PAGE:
Penn State researcher Reuben Kraft specializes in constructing computer models of the human brain that may help to diagnose, monitor and give insight on brain injuries by the creation and storage of what he has deemed the "digital brain."
Utilizing imaging technology such as magnetic resonance diffusion tensor imaging and computed tomography scans, Kraft, an assistant professor of mechanical and biomedical engineering and Institute for CyberScience (ICS) co-hired faculty member, creates a 3-D digital image of a person's brain to store in a cloud environment.
Kraft hopes to be able to use this approach to monitor any damage that occurs to the brain, such as athletic injuries, by gathering data collected through wearable sensors and additional scans after an impact occurs. Kraft is able to see how the brain responds to an impact and how the external load gets carried across the brain.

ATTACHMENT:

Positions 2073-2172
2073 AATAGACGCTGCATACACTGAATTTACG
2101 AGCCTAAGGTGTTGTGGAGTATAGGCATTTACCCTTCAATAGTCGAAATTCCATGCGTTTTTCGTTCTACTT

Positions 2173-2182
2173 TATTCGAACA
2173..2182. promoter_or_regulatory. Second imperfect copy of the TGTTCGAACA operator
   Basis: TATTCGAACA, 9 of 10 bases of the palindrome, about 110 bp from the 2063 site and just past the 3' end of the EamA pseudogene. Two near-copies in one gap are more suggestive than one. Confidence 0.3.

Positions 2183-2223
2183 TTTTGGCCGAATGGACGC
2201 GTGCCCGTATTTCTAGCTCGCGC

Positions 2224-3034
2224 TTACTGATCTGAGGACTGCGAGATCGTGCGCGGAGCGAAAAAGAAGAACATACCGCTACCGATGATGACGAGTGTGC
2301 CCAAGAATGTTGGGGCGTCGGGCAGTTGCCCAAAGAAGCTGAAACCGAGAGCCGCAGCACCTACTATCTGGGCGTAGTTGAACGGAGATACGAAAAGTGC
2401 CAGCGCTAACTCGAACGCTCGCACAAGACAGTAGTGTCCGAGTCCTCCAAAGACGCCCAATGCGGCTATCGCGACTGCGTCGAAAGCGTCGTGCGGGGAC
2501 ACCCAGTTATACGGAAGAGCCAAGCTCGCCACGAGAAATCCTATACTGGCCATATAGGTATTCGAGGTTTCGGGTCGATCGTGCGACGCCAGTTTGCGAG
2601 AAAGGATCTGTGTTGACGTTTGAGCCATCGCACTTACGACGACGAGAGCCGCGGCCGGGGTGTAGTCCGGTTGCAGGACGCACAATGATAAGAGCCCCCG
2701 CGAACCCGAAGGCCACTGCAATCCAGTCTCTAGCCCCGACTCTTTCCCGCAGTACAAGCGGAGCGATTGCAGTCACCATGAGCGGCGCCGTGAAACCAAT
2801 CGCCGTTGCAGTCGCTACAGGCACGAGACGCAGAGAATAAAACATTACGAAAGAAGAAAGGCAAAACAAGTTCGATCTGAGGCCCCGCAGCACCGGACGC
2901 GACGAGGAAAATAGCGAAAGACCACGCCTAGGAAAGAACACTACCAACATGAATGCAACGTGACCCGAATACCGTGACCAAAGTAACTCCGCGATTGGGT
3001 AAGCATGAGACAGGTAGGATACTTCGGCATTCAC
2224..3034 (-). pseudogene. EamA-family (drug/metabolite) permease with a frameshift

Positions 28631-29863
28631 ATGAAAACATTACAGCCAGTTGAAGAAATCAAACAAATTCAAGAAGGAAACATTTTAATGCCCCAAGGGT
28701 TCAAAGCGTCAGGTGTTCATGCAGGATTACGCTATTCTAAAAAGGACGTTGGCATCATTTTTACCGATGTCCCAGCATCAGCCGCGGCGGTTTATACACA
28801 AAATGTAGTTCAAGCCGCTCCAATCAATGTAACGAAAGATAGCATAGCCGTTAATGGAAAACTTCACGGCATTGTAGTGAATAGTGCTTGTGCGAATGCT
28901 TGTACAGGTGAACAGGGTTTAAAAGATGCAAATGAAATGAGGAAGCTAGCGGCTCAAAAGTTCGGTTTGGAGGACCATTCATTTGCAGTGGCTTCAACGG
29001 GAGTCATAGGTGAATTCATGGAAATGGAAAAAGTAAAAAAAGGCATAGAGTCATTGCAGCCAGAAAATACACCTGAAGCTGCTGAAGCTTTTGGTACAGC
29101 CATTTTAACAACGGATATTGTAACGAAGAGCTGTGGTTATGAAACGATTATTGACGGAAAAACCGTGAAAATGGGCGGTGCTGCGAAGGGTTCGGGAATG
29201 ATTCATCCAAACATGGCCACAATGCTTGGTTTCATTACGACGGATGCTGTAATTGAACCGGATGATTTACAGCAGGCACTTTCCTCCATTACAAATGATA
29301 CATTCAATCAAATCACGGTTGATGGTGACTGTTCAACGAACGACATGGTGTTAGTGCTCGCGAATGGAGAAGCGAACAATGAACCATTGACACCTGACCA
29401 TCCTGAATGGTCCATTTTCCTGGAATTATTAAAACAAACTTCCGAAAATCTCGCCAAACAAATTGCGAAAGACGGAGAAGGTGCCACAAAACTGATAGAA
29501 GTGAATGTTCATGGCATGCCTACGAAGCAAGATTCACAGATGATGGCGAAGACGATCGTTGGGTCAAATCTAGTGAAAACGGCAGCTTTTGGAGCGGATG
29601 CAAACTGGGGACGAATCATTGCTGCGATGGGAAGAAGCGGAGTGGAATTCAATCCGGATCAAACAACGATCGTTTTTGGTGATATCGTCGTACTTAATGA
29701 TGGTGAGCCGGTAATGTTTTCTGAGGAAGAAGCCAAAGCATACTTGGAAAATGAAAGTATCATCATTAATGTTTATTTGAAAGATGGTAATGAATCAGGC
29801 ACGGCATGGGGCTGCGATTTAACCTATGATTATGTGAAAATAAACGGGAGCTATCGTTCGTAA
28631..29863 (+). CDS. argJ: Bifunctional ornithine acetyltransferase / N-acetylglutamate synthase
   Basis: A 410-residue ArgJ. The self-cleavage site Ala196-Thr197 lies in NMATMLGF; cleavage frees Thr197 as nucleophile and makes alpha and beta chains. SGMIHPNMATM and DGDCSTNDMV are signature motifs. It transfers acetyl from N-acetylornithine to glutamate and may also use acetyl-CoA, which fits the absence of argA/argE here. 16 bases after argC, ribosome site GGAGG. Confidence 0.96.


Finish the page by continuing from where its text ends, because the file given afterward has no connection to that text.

The digital brain allows Kraft to track damage over time, which can be a benefit to helping sports teams that may be lacking professional medical staff.
"This can be thought of as having a digital view of the brain from the sideline of the field," Kraft said.
Over time, Kraft hopes that his digital brain can be used to give insight on the causes of brain injury and the proper treatment.
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